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It was thus said that the Great Kenneth Lorber once stated:
> > On Jun 23, 2018, at 8:57 AM, Andrew Gierth <> wrote:
> > 
> > Pretty much every function accepts and silently ignores extra arguments,
> > unless the function itself bothers to check for them and throw an
> > explicit error.
> Thanks, and after a little source diving you are correct, but that's not
> quite the reply I was looking for.
> Is there some reason this is a language feature?  Some use-case I don't
> see?  (If so, why is there the occasional check for extra arguments?)

  It's not just Lua.  Here's an example in C:

	----[ x.c ]------
	#include <stdio.h>
	extern int foo();
	int main(void)
	  int x = foo(1,2,3,4,5);
	  return 0;

	----[ y.c ]-----
	extern foo(int,int); // to shut up clang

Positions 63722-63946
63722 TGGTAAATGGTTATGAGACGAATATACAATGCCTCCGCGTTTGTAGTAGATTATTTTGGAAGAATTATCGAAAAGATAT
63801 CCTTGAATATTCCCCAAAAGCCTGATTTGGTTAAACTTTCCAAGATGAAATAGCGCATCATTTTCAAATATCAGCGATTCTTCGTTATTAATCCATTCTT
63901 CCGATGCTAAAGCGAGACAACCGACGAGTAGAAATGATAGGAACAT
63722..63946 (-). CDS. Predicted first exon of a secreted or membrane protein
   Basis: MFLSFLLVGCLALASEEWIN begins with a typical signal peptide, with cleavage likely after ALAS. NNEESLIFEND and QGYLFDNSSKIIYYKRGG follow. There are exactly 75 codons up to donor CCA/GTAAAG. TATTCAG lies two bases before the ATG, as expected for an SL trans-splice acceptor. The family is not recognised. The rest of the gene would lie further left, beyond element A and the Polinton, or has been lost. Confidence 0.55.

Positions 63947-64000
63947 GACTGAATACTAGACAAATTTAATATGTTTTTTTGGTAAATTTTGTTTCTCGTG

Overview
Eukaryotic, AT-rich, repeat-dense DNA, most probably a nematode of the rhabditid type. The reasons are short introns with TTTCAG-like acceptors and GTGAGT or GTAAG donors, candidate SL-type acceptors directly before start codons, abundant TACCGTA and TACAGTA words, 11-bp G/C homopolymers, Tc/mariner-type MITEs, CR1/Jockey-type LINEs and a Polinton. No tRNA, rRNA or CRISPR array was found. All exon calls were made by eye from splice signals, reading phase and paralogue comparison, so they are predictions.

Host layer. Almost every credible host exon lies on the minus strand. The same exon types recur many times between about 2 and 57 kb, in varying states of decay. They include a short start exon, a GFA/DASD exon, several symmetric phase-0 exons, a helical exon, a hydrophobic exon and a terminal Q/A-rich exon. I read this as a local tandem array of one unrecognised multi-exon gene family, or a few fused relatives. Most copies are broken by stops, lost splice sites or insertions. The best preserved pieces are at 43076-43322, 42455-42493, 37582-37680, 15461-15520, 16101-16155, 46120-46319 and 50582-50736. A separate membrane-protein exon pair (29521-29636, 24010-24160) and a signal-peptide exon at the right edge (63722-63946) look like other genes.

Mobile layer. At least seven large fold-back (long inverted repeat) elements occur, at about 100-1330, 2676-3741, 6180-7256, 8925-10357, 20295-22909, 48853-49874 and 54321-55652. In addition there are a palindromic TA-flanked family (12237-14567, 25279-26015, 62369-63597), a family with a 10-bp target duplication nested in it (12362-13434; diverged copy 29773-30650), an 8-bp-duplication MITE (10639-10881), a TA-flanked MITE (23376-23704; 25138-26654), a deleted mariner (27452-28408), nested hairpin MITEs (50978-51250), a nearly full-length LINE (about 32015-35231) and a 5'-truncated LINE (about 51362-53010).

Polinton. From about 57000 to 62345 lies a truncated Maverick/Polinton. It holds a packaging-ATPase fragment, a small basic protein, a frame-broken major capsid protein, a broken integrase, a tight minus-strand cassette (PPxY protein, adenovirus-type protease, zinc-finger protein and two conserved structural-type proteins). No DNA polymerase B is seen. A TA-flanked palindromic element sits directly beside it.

int foo(int a,int b)
	  return a + b;

[spc]dynamic-147:/tmp>gcc -ansi -pedantic -Wall -Wextra x.c y.c
[spc]dynamic-147:/tmp>clang -ansi -pedantic -Wall -Wextra -Weverything x.c y.c

  No warnings.  No errors.  I'm passing way more parameters to foo() than it
is expecting.  And it works.  Granted, I'm using an outdated style of
function prototype which in C means "this function takes an unspecified
number of arguments and returns an integer" (at least in x.c; y.c has the
proper prototype, but that's to shut up clang about a missing function
prototype that GCC doesn't report).

> Is it documented somewhere I missed?
> Is there any reason not to add checks for extra arguments?  If it's
> performance, it could be available as a compile time option.

  It's performance, and it doesn't hurt.  I'm also not sure how easy it
would be to catch at compile time.